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I think it's a bit off topic to discuss here for an auxiliary or bigger aftermarket tank for the Tenere 700...one reason I would pick the 790R over the Tenere 700 is the 4 liter bigger tank of the 790...but I think there is enough room under the rear plastics to accommodate 2 2litres small auxiliary tanks...or even more...but adding weight on the rear or designing a bigger front tank needs a lot of r&d because it could change the bikes Dynamics shifting weight to the rear or adding to the front. I doubt Yamaha will offer a Rally raid version with bigger tank. I think they will offer a version with ohlins maybe longer travel...the only chance to offer a Rally version with bigger tank is if the T7 prototype that looks bulkier on the front had a bigger tank already. So if its a bolt on situation they could do it...

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12 hours ago, Camel ADV said:

Not every business decision is driven solely by revenue, not my business anyway. 

 

I designed the first Camel Tank for the BMW F800GS in 2013. 2 weeks before it launched, BMW announced the F800GSA with 8L more capacity than the standard version... killed demand for my product. The CRF1000L AT arrives in June 2016, I designed a tank for it, it sold well. Honda changed a bunch of things at the back of the bike in 2018 and the tank didn't fit anymore...and they announced the Adventure Sport version with a bigger gas tank. I considered making a tank to fit the 2018-up AT... I'm glad I didn't because they completely changed the bike again for 2020.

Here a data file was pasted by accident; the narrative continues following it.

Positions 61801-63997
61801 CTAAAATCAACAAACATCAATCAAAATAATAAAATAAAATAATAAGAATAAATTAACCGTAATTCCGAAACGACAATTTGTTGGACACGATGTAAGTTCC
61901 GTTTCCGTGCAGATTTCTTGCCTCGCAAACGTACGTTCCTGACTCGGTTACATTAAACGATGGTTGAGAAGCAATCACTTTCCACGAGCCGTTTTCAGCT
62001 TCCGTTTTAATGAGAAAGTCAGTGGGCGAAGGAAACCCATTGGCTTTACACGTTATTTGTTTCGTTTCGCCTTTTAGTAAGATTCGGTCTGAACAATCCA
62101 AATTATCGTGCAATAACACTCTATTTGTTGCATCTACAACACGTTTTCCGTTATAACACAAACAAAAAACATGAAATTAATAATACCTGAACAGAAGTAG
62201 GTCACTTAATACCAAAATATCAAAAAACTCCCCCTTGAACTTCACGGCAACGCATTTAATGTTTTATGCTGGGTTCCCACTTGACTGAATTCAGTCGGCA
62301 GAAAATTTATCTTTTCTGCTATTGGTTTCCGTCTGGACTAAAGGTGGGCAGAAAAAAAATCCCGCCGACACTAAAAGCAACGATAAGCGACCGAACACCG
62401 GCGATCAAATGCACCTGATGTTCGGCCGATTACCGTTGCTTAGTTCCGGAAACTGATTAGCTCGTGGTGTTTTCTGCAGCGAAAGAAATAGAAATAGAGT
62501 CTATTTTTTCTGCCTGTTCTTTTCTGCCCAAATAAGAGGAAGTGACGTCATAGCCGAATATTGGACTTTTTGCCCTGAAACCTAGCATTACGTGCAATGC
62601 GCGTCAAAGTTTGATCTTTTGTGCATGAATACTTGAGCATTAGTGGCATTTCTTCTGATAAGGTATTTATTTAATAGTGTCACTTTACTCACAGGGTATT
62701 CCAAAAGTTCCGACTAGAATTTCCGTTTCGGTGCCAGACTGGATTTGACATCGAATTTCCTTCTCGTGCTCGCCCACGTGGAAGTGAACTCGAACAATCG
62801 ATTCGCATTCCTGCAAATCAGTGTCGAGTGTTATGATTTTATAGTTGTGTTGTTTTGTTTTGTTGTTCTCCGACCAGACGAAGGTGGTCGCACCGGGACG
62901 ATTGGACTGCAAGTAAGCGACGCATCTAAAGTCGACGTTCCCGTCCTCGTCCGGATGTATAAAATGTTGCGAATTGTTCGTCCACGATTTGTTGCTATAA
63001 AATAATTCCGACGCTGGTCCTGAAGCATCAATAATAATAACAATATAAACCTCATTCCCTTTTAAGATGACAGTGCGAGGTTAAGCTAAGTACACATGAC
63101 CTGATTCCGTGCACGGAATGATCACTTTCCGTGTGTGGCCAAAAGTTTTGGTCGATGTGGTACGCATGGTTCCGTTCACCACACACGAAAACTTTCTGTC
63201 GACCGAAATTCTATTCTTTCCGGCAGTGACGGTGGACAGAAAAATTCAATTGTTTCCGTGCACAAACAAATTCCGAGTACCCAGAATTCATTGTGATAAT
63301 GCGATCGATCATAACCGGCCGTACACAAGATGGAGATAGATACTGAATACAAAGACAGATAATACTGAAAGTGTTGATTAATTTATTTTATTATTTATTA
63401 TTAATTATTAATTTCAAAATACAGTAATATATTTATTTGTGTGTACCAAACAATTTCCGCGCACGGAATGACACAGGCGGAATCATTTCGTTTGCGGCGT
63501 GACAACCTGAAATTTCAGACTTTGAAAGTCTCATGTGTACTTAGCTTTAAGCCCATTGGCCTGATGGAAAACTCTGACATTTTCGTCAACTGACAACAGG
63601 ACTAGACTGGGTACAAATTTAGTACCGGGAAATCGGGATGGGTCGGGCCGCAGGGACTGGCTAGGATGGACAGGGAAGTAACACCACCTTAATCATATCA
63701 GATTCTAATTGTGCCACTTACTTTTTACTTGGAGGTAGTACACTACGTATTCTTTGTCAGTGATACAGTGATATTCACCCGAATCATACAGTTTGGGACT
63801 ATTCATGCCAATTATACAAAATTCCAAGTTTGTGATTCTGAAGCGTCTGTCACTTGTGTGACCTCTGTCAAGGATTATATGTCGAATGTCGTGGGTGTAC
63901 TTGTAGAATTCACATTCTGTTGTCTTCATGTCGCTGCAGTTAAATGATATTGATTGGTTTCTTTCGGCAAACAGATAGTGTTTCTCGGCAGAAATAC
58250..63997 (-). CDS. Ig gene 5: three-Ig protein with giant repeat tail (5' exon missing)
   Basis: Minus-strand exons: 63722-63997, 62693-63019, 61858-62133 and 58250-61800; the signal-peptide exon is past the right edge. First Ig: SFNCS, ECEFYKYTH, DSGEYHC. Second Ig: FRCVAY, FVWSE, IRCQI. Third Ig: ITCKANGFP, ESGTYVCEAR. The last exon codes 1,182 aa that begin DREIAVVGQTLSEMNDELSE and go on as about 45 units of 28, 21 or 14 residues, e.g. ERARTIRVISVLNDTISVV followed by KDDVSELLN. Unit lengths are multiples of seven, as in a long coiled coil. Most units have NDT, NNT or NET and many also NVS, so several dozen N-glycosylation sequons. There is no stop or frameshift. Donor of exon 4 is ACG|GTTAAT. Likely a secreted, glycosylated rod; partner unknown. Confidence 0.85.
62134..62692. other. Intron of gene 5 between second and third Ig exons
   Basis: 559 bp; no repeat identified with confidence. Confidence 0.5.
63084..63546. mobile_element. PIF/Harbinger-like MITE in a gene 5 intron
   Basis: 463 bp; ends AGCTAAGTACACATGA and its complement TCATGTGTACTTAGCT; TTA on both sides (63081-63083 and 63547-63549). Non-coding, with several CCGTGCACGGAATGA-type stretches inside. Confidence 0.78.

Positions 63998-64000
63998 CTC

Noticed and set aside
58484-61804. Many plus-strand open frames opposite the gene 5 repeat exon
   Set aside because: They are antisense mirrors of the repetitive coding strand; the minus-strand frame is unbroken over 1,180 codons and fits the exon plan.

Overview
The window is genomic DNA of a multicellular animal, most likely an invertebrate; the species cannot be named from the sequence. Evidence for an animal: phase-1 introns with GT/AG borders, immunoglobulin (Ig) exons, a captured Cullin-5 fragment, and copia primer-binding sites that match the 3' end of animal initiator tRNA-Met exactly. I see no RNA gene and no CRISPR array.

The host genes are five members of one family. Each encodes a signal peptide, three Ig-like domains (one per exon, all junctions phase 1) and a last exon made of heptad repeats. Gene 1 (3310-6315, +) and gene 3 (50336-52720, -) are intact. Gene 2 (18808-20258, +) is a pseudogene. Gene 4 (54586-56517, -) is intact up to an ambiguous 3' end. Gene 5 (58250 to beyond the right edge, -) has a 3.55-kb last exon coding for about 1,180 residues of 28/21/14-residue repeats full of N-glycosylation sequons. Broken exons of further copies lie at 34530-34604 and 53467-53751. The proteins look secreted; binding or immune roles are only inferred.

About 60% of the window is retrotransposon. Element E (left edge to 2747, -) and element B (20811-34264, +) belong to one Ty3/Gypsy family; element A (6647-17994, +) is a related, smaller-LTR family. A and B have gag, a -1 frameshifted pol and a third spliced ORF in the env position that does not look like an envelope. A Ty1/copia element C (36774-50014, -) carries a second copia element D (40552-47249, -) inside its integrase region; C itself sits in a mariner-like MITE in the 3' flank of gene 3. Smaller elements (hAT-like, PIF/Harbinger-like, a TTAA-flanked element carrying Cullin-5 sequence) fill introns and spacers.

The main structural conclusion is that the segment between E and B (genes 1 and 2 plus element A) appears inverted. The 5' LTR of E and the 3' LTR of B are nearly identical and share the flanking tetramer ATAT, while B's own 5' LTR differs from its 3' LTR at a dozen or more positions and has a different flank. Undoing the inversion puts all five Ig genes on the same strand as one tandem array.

I won't tell you the exact $ amount for tank R&D and molds but it's a lot. Molds aren't easily changed once made so even the slightest change from the bike manufacturer can cause major headaches. Also, to sell well, tanks need to be compatible with all the popular pannier systems. That means buying all the usual systems for the bike and trying to make a tank to work with as many as possible. Every brand fits differently, mounts differently, the rear cross bars are in different spots, the way the panniers themselves mount to the racks are different (and can be problematic). Once you made notches, cutouts and changed the geometry of the tank to work with the popular brands, the capacity is far lower than you started with and it's a battle to get it looking decent... Then pannier manufactures tweak their designs the following year and the tank no longer works with them.

When I finally get the tanks done and announce them, they are often met with, "$400, that's outrageous! A RotoPax is $80! An empty Gatorade bottle is free!". I recouped my costs on the Africa Twin tank but two year runs simply aren't long enough to justify the amount of work involved. There are lots of rumors swirling about a T7 Rally... It has better suspension! It has a bigger fuel tank! It's just a graphics kit! If there is a T7 Rally coming and it has a bigger tank, that cuts the potential market for my product by a HUGE amount.

When people ask about me designing a T7 Camel Tank and I reply, "I can't say at this point, still feeling things out.", these are the reasons.

Sounds like a huge financial and logistical risk. Thanks for explaining.